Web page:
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  #1  
Old 11-06-2011, 02:35 PM
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Default Legacy: Or How To Step Out Of Your Father's Shadow

Nepotism is a word that's had a long relationship with wrestling. Whether it's a promoter pushing his son as the top guy in his fed or David Sammartino existing at all it's a big part of the past of the buisness and looking at WWE's roster a big part of its future as well. And this thread is to get your thoughts on this phenomenon and what you think it takes for a guy who got into WWE because of their last name to stand on their own two feet and give my own thoughts too.

The Me factor

To me, this is the single most important thing that determines whether a wrestler will be able to step out of their father's shadow. What I mean is when you see or hear their name you think of THEM not their father. When you see Randy Orton, the first thing that comes to mind is a oiled up, tanned and tattoed musclebound guy with an awesome finisher that can come out of nowhere, not the son of a cowboy with a cast on his arm and hepatitis viruses in his liver cells. But when you think of DH Smith, chances are you think of him as not quite as good son of The British Bulldog.

I've seen wrestling be called the "me" buisness, and if the people buying tickets are thinking of someone other than you when they see you in the ring you have failed end of story.

Don't be a tribute act of your Father

This is really just an expansion of the first point and it's about drawing a line between the past (i.e. your father) and the present (i.e. you). By all means reference that you have a legacy in this buisness, but don't let that define you. Let me give a couple of examples. If you are a DiBiase, then by all means do the Million Dollar Dream and be a rich arrogant heel, but don't rehash his act. Or, if you're the son of Ricky Steamboat, then by all means use some of your Dad's signature spots, but don't wrestle like a highlight reel of him (which used to be a real issue with Richie Steamboat, but is now less so).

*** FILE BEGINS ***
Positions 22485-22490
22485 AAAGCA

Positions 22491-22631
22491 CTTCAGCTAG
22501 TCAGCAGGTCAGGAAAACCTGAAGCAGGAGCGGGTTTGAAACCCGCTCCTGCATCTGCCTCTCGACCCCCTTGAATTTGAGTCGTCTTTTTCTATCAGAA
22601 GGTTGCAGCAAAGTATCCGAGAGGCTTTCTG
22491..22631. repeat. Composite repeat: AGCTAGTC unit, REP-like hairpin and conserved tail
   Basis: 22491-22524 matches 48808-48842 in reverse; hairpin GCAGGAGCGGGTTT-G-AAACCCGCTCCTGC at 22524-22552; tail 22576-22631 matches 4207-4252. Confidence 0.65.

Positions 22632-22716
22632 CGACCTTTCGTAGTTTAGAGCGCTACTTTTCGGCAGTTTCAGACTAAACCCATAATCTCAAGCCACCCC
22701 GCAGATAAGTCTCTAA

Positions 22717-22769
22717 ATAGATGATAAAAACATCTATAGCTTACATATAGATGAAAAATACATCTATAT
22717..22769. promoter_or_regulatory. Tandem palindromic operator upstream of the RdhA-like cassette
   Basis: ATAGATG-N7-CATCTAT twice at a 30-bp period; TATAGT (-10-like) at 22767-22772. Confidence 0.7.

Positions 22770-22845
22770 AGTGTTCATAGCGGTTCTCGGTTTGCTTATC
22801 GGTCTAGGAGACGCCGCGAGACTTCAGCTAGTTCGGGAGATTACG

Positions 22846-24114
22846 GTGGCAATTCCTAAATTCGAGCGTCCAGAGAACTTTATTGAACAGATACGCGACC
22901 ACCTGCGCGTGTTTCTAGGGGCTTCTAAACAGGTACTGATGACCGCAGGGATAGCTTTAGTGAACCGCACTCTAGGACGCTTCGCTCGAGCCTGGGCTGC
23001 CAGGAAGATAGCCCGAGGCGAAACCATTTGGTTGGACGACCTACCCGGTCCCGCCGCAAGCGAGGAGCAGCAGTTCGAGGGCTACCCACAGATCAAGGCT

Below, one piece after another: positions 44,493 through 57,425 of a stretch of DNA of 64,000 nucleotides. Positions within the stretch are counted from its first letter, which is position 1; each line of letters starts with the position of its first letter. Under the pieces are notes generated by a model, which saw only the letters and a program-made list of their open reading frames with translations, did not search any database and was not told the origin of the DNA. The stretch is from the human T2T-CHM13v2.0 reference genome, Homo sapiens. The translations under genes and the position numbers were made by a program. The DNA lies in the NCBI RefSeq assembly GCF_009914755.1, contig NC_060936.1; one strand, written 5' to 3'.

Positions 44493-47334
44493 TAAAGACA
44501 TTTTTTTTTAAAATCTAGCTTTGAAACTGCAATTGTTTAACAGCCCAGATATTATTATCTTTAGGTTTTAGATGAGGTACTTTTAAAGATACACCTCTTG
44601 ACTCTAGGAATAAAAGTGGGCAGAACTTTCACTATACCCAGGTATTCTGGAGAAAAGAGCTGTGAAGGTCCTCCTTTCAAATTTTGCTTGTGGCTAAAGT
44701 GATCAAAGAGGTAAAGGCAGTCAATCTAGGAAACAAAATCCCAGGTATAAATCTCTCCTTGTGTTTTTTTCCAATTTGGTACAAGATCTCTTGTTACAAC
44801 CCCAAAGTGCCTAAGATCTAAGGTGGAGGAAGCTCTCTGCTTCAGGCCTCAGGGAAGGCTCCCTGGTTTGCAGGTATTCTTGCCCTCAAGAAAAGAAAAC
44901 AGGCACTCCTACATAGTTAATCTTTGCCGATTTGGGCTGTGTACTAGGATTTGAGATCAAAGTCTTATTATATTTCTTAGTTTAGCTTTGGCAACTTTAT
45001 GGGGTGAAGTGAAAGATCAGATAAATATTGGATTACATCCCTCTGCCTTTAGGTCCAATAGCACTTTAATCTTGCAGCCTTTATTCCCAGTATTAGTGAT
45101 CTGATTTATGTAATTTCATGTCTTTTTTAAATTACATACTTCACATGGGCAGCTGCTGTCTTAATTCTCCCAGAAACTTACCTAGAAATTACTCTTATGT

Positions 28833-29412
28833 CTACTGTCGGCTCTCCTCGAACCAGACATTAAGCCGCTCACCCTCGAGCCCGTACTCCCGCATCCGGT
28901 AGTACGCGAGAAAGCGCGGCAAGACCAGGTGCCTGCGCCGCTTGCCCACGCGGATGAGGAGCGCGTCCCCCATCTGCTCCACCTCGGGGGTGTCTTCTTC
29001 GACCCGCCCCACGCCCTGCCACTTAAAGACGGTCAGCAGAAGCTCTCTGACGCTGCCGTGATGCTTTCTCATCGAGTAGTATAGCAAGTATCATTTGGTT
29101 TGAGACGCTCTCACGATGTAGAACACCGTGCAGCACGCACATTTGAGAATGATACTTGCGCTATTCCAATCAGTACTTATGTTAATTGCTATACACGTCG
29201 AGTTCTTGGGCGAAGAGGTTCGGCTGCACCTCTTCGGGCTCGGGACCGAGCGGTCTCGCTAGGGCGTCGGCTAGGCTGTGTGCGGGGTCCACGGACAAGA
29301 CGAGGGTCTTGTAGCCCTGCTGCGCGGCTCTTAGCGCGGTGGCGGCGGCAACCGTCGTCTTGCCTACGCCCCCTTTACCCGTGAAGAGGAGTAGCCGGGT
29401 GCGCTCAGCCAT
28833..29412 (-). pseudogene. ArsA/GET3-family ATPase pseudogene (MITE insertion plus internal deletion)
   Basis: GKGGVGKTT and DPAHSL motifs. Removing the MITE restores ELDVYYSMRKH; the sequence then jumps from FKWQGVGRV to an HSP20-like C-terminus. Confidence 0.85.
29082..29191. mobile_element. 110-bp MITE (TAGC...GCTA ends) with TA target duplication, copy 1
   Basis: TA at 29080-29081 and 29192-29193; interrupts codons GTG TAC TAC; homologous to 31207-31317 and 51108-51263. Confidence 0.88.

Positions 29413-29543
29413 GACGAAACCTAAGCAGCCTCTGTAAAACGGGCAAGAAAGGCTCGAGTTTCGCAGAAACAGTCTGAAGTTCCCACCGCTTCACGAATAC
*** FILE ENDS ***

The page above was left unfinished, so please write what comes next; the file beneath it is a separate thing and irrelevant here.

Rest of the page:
A very good example of someone who has the ballance right is Cody Rhodes. In a match you'll see him call back to his brother (stop, kneel uppercut) and his first tag team partner in WWE (with Hardcore Holly's Alabama Slam) and with some of his old attire (Uncommon on his old jacket (a reference to Dusty's Common man gimmick), and half gold and half polkadot trunks)

Tallent

Yeah, I probably should have put this first, but this does apply to every wrestler and not just guys with famous surnames so it goes here. If you want to be a success you've got to have some kind of tallent. If you don't, well you're going to fail like every other useless motherfucker. Case and point:



Talking points:

What do you think are the most important things that determine whether or not a second/third generation guy will be a success?

Do you think it's easier or harder for a second/third generation guy to get over and maintain their popularity?

Who in your opinion are the best and worst second/third gen guys in WWE?
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Old 11-06-2011, 04:46 PM
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Christ I'd never seen David Flair wrestle before and that was truly awful. Ric can't have stood and watched than and seriously thought his son was good can he?

Anyway to the topic:

What do you think are the most important things that determine whether or not a second/third generation guy will be a success?

Exactly like you said, they have to become their own man. I have no issue if they start out on a similar path as their father or whoever but they have no move away from it, make their own character and move set etc. People don't just want to see a son ripping off his father.

Do you think it's easier or harder for a second/third generation guy to get over and maintain their popularity?

I think it gives you a boost straight away. You've got the name recognition and fans will be interested in what you can do. However in the long run you might be expected of more and they can turn on you.

Who in your opinion are the best and worst second/third gen guys in WWE?